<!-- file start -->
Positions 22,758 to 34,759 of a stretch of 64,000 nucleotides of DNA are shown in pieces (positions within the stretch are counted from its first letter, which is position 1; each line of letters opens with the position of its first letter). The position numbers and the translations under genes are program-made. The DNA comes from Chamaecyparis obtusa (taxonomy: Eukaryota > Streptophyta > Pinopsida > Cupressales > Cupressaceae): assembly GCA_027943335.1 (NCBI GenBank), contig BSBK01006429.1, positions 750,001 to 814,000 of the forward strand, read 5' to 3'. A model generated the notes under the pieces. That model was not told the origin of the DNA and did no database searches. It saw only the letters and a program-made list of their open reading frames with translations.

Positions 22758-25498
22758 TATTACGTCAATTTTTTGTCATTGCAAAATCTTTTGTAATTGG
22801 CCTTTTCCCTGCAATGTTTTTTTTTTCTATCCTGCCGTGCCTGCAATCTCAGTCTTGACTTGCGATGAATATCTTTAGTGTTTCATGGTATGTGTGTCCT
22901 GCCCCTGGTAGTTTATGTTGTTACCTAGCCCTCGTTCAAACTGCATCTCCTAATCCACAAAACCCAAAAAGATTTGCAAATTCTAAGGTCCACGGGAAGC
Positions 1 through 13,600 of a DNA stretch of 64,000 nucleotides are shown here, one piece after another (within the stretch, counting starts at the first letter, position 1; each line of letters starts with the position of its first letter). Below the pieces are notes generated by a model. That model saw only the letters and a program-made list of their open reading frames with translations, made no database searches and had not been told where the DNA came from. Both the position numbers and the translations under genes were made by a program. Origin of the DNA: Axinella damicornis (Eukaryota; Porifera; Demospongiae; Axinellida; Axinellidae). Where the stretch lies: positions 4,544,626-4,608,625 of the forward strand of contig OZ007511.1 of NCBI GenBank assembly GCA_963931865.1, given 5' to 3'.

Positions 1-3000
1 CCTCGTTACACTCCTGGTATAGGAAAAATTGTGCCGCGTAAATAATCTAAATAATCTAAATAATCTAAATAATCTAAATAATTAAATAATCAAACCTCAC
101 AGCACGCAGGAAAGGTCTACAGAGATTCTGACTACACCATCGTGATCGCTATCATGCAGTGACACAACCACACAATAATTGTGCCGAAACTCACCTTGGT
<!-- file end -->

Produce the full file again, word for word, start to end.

Positions 22,758 to 34,759 of a stretch of 64,000 nucleotides of DNA are shown in pieces (positions within the stretch are counted from its first letter, which is position 1; each line of letters opens with the position of its first letter). The position numbers and the translations under genes are program-made. The DNA comes from Chamaecyparis obtusa (taxonomy: Eukaryota > Streptophyta > Pinopsida > Cupressales > Cupressaceae): assembly GCA_027943335.1 (NCBI GenBank), contig BSBK01006429.1, positions 750,001 to 814,000 of the forward strand, read 5' to 3'. A model generated the notes under the pieces. That model was not told the origin of the DNA and did no database searches. It saw only the letters and a program-made list of their open reading frames with translations.

Positions 22758-25498
22758 TATTACGTCAATTTTTTGTCATTGCAAAATCTTTTGTAATTGG
22801 CCTTTTCCCTGCAATGTTTTTTTTTTCTATCCTGCCGTGCCTGCAATCTCAGTCTTGACTTGCGATGAATATCTTTAGTGTTTCATGGTATGTGTGTCCT
22901 GCCCCTGGTAGTTTATGTTGTTACCTAGCCCTCGTTCAAACTGCATCTCCTAATCCACAAAACCCAAAAAGATTTGCAAATTCTAAGGTCCACGGGAAGC
Positions 1 through 13,600 of a DNA stretch of 64,000 nucleotides are shown here, one piece after another (within the stretch, counting starts at the first letter, position 1; each line of letters starts with the position of its first letter). Below the pieces are notes generated by a model. That model saw only the letters and a program-made list of their open reading frames with translations, made no database searches and had not been told where the DNA came from. Both the position numbers and the translations under genes were made by a program. Origin of the DNA: Axinella damicornis (Eukaryota; Porifera; Demospongiae; Axinellida; Axinellidae). Where the stretch lies: positions 4,544,626-4,608,625 of the forward strand of contig OZ007511.1 of NCBI GenBank assembly GCA_963931865.1, given 5' to 3'.

Positions 1-3000
1 CCTCGTTACACTCCTGGTATAGGAAAAATTGTGCCGCGTAAATAATCTAAATAATCTAAATAATCTAAATAATCTAAATAATTAAATAATCAAACCTCAC
101 AGCACGCAGGAAAGGTCTACAGAGATTCTGACTACACCATCGTGATCGCTATCATGCAGTGACACAACCACACAATAATTGTGCCGAAACTCACCTTGGT